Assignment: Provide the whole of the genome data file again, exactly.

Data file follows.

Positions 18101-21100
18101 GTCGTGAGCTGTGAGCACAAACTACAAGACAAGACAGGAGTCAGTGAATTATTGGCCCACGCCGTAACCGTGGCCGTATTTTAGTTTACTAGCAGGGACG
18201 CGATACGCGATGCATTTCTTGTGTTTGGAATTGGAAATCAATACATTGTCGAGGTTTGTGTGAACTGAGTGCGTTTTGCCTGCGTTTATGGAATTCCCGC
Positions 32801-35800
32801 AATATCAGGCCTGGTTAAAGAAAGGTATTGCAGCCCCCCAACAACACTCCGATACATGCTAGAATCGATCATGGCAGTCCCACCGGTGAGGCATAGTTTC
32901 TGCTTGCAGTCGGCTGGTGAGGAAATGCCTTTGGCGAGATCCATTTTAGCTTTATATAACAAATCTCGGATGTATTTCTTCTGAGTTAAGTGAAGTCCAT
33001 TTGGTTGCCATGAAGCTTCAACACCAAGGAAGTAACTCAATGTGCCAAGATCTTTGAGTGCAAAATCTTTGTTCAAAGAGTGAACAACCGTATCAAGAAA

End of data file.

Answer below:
Positions 18101-21100
18101 GTCGTGAGCTGTGAGCACAAACTACAAGACAAGACAGGAGTCAGTGAATTATTGGCCCACGCCGTAACCGTGGCCGTATTTTAGTTTACTAGCAGGGACG
18201 CGATACGCGATGCATTTCTTGTGTTTGGAATTGGAAATCAATACATTGTCGAGGTTTGTGTGAACTGAGTGCGTTTTGCCTGCGTTTATGGAATTCCCGC
Positions 32801-35800
32801 AATATCAGGCCTGGTTAAAGAAAGGTATTGCAGCCCCCCAACAACACTCCGATACATGCTAGAATCGATCATGGCAGTCCCACCGGTGAGGCATAGTTTC
32901 TGCTTGCAGTCGGCTGGTGAGGAAATGCCTTTGGCGAGATCCATTTTAGCTTTATATAACAAATCTCGGATGTATTTCTTCTGAGTTAAGTGAAGTCCAT
33001 TTGGTTGCCATGAAGCTTCAACACCAAGGAAGTAACTCAATGTGCCAAGATCTTTGAGTGCAAAATCTTTGTTCAAAGAGTGAACAACCGTATCAAGAAA